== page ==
Innocent man’s fury after police took fingerprint and DNA samples

AN ex-soldier who has served in Northern Ireland and guarded the royal family is calling for a police investigation into why he had his fingerprints and DNA sampled after he became the victim of an alleged attack.

The 55-year-old from Main Street, Loppergarth, near Ulverston, is furious that it took a seven-month battle to have his personal details removed from the national database.

Cumbria police say the information has now been erased from their databases and are now waiting for Steve Atkinson to decide on the next course of action.

What makes the former soldier even angrier is that he fought for his country during the troubles in Northern Ireland, witnessing the worst IRA atrocities.

He also guarded the royal family during his unblemished eight-year career and has never been in trouble in his life.

The truck driver, who now works for CAW Ltd, in Walney Road, Barrow, feels he has now been branded a criminal.

Mr Atkinson explained how he became involved in an altercation in Stainton last September.

He claims he was manhandled and went to Dalton police station to report that he had been assaulted.

He said: “I told the officer what had happened and he said it was likely that the man in question would make a counter allegation so it would be my word against his.

“He said he would need to take my fingerprints and a DNA sample.

“I said to him ‘why do you need that? I came in here as a volunteer. I haven’t committed a crime?’

“I was told that everyone had to have them done. We ended up in a stand-off and he wouldn’t back down.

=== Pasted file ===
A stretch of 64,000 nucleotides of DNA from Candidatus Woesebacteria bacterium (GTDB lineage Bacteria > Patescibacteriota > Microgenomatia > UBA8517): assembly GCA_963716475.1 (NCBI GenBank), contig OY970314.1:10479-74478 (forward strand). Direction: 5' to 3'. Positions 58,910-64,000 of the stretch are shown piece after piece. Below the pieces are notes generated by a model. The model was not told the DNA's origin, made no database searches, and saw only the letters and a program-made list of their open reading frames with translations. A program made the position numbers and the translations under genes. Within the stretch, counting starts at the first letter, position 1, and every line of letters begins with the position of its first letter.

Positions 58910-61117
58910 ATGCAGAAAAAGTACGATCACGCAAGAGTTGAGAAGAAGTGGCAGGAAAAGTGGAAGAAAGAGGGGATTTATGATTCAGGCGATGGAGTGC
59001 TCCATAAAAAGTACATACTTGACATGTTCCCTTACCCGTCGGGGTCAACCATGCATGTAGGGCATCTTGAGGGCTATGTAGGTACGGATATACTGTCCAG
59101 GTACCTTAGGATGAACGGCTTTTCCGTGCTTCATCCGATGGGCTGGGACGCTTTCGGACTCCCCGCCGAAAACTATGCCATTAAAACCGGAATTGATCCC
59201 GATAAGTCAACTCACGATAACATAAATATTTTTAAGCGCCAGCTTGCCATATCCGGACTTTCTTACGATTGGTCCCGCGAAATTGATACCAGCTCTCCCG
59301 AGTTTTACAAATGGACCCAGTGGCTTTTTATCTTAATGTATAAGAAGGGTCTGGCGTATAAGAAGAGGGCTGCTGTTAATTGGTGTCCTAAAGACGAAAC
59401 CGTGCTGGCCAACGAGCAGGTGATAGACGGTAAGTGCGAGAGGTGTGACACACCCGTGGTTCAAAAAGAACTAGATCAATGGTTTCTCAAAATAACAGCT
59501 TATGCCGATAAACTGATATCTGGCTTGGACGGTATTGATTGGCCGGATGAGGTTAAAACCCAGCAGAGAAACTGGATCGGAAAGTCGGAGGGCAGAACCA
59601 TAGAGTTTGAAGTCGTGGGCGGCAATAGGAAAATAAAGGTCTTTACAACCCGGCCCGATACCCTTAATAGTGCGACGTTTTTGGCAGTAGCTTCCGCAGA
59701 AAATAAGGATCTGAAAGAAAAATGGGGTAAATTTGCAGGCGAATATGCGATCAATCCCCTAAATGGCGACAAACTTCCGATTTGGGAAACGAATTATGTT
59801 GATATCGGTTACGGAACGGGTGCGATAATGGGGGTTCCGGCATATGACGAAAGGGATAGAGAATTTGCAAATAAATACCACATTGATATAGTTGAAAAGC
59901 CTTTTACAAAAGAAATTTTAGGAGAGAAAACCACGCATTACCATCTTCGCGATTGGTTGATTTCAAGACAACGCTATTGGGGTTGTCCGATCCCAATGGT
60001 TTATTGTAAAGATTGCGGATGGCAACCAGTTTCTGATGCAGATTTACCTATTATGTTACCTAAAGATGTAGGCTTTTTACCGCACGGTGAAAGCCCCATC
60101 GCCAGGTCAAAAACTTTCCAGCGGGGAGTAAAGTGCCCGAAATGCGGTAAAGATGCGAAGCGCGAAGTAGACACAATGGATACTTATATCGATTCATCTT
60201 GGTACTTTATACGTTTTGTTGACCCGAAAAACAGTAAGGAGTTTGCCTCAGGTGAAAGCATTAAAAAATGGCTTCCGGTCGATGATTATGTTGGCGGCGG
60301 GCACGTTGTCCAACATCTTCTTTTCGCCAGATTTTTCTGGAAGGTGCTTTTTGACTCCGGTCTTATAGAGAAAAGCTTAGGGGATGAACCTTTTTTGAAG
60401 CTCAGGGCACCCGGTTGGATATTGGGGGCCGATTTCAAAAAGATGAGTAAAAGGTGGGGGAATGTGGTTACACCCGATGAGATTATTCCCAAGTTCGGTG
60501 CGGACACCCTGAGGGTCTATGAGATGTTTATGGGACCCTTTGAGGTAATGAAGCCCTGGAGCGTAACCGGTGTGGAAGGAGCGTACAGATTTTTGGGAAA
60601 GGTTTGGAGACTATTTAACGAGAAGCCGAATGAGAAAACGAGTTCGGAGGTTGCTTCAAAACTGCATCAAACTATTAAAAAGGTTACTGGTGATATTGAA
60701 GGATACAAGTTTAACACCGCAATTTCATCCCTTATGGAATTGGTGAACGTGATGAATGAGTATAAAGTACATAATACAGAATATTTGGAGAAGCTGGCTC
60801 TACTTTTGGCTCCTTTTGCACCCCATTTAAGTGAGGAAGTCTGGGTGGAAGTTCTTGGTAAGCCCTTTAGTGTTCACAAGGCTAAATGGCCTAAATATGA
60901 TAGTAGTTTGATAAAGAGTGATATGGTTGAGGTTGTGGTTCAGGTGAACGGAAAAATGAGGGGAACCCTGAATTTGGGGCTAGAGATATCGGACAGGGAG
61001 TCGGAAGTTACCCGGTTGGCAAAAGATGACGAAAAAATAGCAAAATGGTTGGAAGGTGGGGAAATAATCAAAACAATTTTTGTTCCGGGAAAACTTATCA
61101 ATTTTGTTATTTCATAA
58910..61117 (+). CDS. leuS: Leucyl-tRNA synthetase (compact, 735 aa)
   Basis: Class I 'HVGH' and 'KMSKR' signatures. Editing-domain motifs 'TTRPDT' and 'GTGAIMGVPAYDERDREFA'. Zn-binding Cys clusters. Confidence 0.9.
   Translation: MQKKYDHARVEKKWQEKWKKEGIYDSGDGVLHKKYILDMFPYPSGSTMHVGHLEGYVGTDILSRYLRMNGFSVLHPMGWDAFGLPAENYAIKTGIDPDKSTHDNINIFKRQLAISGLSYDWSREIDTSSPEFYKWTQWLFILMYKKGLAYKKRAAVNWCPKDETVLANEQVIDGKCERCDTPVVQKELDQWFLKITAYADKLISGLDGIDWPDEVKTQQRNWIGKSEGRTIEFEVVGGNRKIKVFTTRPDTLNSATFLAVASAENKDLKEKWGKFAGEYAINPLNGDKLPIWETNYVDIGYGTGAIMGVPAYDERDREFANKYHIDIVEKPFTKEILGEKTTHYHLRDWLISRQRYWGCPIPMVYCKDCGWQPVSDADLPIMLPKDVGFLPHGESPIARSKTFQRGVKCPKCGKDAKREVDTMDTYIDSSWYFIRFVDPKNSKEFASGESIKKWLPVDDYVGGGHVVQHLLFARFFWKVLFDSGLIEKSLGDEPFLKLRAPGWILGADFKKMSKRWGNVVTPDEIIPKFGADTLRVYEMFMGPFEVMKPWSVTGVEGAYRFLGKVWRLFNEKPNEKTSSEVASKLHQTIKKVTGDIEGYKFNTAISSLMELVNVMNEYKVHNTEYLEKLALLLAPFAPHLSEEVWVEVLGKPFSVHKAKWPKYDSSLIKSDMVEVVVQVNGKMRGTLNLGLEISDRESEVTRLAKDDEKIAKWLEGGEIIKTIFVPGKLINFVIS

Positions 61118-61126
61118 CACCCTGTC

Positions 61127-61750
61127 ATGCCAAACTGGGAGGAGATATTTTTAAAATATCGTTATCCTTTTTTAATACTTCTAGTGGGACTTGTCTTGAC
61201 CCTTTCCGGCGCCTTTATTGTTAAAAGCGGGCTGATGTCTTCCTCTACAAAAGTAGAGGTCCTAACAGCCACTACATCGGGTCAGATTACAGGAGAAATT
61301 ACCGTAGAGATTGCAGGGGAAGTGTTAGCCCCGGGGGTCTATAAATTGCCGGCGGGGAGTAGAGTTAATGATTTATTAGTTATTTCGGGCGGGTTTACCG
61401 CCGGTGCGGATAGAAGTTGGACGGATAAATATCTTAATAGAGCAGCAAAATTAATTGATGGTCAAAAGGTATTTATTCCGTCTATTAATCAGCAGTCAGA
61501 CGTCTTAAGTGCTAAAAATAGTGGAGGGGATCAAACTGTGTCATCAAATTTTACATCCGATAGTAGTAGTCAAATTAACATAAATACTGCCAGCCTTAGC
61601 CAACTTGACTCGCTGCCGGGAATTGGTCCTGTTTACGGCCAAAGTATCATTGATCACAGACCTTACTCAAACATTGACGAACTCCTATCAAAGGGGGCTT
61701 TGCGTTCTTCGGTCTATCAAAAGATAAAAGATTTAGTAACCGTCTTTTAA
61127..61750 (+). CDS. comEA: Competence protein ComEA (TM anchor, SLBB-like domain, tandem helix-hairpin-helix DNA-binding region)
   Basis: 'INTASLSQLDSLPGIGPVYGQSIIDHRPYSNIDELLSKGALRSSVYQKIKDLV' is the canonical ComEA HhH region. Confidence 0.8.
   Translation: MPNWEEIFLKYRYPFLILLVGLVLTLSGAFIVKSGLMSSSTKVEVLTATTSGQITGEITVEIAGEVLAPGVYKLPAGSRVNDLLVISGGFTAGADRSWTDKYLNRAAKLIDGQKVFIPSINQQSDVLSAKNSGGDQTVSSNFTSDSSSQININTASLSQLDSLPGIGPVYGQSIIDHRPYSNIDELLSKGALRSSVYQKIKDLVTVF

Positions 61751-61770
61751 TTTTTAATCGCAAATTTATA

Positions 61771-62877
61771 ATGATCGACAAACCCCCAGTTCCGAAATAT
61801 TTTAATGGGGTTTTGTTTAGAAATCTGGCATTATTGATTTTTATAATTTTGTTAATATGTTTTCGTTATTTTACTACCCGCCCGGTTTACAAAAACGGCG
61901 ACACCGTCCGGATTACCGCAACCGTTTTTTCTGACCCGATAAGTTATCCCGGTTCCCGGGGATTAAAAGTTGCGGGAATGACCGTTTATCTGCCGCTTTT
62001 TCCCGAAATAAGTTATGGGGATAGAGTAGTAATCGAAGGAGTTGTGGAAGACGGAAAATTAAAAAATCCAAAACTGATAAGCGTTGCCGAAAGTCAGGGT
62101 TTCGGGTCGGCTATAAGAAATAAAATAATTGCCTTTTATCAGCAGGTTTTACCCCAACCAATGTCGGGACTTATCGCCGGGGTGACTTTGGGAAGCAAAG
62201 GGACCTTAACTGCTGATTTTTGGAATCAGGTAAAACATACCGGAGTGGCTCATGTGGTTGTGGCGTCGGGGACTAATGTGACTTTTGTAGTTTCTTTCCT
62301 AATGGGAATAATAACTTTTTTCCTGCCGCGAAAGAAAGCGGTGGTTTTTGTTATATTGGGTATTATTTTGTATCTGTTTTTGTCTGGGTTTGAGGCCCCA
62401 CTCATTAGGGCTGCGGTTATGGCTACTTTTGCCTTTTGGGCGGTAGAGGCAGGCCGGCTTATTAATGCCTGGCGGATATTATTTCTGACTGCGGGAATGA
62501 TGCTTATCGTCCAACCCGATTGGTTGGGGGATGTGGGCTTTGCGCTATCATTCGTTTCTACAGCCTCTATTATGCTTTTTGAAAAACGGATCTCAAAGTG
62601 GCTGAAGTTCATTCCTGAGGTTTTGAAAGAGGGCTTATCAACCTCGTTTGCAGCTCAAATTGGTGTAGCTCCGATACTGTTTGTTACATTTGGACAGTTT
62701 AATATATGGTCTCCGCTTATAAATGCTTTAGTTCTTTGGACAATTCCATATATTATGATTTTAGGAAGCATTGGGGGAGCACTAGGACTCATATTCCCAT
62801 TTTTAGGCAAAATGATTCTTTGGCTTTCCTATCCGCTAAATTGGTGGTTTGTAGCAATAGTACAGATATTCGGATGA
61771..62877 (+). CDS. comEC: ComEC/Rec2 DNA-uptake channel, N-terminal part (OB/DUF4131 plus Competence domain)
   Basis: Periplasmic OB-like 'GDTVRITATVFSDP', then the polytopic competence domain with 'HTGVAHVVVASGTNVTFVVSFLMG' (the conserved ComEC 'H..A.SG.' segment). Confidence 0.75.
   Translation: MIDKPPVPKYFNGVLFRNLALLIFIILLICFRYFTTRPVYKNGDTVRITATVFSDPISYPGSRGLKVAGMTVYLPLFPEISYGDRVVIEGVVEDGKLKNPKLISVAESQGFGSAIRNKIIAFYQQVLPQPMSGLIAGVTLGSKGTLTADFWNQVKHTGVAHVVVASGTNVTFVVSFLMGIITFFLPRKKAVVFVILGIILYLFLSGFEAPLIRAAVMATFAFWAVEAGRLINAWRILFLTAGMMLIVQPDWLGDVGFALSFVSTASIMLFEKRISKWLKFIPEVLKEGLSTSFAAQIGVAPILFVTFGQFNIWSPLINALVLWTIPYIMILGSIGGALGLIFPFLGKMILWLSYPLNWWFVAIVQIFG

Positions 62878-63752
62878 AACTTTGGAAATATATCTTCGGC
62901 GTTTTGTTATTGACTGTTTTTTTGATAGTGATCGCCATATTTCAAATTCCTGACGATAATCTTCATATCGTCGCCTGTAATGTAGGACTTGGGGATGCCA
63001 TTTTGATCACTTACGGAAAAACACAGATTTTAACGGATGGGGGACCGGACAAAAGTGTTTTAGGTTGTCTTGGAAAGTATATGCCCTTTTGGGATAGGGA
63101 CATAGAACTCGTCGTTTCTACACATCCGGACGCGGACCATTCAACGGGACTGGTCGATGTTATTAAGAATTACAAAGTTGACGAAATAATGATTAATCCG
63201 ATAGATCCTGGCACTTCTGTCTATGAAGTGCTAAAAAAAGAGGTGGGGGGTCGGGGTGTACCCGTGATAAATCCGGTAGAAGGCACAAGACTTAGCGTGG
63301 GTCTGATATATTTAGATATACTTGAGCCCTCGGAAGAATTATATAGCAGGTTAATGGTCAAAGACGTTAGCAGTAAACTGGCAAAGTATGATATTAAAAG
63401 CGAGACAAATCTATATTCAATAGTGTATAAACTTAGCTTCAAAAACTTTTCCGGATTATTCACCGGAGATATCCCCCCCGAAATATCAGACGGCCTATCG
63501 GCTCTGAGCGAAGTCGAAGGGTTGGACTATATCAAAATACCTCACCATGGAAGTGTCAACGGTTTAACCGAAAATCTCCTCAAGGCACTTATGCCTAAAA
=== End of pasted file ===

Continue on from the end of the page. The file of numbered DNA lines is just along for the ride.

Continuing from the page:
“In the end, I knew I wasn’t going to win and I had to be somewhere so I said to him ‘I’ll do it under protest but I will be writing to the chief constable first thing in the morning to complain.’

“I feel like I was treated atrociously. It was totally intimidatory and against my human rights. I was, and am, an innocent person.”

Last week, after months of correspondence between himself and Cumbria police, he was finally informed what had happened to him was wrong.

A letter from the force to Mr Atkinson states: “Having reviewed the circumstances of the taking of your DNA and fingerprints, in light of your most recent comments, I have concluded that it would appear that these were not in fact taken in accordance with the provisions of the Police and Criminal Evidence Act.

“This is due to the fact you were not actually arrested or detained at the police station upon your attendance, and you state you did not consent to the DNA sample/fingerprints being taken.”

He is then advised what to do if he wishes to take further action.

A spokesman for Cumbria Constabulary said: “The DNA and information in question has been removed from police databases. We are waiting to hear back from Mr Atkinson to find out how he would like us to proceed. This could involve conducting an investigation into the circumstances surrounding the fingerprints and DNA being taken to determine whether we need to take any further action.

Mr Atkinson added: “I’m seriously angry. I have never done anything wrong in my life and I have been treated like a criminal. My life was held on some computer for anyone to see and why?

“Until now I have always seen the police as people to be trusted but now I see them as a major concern.

“I definitely want them to launch an investigation into why this happened because no one should be treated this way.”

No case was brought regarding the assault as a counter allegation was made by the other man against Mr Atkinson. Both received letters from the police warning them about their future behaviour.